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And Then There was One Congrats, Trevor Luke!

Thursday, June 06, 2019

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Last Thursday, anxiety ran high among the 11 finalists for the first-ever Jamaica Observer Table Talk Food Awards Bartender of the Year designation, as we were all eager to learn who made the top five. The nerves were soon calmed, at least for some, with the announcement that they were Trevor Luke of Marriott Hotel, Andrew Weir of Russell's T-20, Melissa Fletcher of Hilton Rose Hall Hotel, Donnine Wilson of Half Moon Hotel, and Gossett Brown of The Rockhouse Hotel. Being shortlisted demonstrated how impressed the Food Awards judging panel was, and for that we say kudos to this amazing group. On the evening of the 21st staging, Food Awards conceptualiser Novia McDonald-Whyte invited the five bartenders to grace the stage so that they could be recognised for a job well done! But alas, there could only be one winner and he did so with precision and style! We extend our heartfelt congratulations to none other than Trevor Luke — Bartender of the Year! We sat with Trevor to get his feedback on this very historic accomplishment and his future plans.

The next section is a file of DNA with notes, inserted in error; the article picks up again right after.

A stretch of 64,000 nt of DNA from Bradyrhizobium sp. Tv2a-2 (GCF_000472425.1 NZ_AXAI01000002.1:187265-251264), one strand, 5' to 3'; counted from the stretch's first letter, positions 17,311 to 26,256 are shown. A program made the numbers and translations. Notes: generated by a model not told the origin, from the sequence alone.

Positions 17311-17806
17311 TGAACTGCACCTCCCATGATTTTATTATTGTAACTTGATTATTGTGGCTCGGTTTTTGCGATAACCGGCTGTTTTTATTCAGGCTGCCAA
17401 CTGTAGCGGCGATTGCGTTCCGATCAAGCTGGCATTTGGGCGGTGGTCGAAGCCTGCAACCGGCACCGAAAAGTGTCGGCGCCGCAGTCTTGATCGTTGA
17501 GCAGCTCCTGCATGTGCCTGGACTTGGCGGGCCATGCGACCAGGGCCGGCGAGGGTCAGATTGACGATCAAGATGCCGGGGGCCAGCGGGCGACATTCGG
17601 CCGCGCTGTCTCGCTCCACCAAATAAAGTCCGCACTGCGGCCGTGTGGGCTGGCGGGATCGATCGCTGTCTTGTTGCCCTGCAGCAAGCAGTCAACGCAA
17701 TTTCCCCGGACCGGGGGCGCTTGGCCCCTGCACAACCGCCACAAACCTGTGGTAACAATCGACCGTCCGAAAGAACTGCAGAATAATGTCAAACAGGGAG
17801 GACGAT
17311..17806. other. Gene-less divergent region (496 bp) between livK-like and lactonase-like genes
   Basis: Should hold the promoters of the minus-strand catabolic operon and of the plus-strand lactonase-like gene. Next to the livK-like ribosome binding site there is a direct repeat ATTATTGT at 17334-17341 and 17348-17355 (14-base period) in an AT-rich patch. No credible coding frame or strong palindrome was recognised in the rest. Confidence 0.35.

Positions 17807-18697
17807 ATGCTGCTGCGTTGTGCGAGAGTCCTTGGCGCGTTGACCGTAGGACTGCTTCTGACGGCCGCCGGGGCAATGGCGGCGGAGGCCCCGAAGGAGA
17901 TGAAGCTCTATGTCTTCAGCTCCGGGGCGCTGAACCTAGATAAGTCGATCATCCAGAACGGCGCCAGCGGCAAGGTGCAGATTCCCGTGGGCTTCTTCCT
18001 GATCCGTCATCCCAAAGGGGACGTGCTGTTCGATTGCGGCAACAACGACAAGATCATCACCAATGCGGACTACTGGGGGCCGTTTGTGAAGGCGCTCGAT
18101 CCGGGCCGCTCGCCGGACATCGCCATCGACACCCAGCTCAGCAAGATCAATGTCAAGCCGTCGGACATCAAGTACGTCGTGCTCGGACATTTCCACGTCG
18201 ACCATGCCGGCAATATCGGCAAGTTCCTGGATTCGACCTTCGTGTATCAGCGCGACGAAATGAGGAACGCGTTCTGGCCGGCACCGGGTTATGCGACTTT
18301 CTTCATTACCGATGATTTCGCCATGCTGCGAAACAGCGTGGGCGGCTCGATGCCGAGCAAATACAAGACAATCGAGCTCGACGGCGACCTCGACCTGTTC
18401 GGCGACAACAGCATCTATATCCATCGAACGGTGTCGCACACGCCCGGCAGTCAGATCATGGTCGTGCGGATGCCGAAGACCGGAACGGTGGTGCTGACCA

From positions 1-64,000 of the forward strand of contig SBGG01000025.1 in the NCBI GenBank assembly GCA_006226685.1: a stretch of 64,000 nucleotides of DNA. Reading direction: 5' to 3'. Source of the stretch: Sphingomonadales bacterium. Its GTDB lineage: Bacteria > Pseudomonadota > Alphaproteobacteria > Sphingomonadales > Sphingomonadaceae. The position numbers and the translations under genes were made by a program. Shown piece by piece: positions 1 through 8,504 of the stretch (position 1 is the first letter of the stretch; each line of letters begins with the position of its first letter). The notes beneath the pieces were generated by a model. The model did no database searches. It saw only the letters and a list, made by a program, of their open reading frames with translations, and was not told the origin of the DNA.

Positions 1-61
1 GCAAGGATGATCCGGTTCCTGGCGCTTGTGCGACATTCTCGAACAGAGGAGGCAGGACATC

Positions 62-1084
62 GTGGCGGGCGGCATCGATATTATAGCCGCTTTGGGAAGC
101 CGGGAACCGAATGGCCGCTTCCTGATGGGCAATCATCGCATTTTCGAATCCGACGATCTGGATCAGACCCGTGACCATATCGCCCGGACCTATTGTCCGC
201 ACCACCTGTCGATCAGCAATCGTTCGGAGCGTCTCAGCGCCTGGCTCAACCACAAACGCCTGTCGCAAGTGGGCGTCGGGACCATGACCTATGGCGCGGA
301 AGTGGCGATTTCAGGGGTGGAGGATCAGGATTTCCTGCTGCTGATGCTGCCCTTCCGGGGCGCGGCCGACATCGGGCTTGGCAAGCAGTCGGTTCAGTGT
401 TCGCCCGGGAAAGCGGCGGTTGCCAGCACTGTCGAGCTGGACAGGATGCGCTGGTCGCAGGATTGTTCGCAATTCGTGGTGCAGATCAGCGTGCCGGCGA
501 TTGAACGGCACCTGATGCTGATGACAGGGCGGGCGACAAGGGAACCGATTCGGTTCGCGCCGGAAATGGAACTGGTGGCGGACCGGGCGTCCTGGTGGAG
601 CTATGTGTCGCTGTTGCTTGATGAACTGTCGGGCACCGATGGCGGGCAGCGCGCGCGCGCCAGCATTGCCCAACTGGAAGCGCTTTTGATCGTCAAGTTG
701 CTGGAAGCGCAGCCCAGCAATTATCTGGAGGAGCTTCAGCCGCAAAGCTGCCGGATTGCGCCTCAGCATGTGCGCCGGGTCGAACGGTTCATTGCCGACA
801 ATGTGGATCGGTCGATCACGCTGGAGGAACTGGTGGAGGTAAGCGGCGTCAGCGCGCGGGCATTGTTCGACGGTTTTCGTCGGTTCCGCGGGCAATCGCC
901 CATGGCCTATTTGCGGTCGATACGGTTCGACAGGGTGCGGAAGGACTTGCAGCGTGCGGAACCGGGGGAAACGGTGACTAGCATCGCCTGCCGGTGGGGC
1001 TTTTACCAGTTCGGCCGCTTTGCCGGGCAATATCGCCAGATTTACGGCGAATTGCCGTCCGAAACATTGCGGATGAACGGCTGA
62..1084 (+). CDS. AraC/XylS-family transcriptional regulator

Thursday Food (TF): How does it feel to be Bartender of the Year?

Trevor Luke (TL): I always dreamt of this day! Today it is a reality — I have been recognised for my hard work and dedication to the bartending profession and mixology.

TF: What was so special about your cocktails?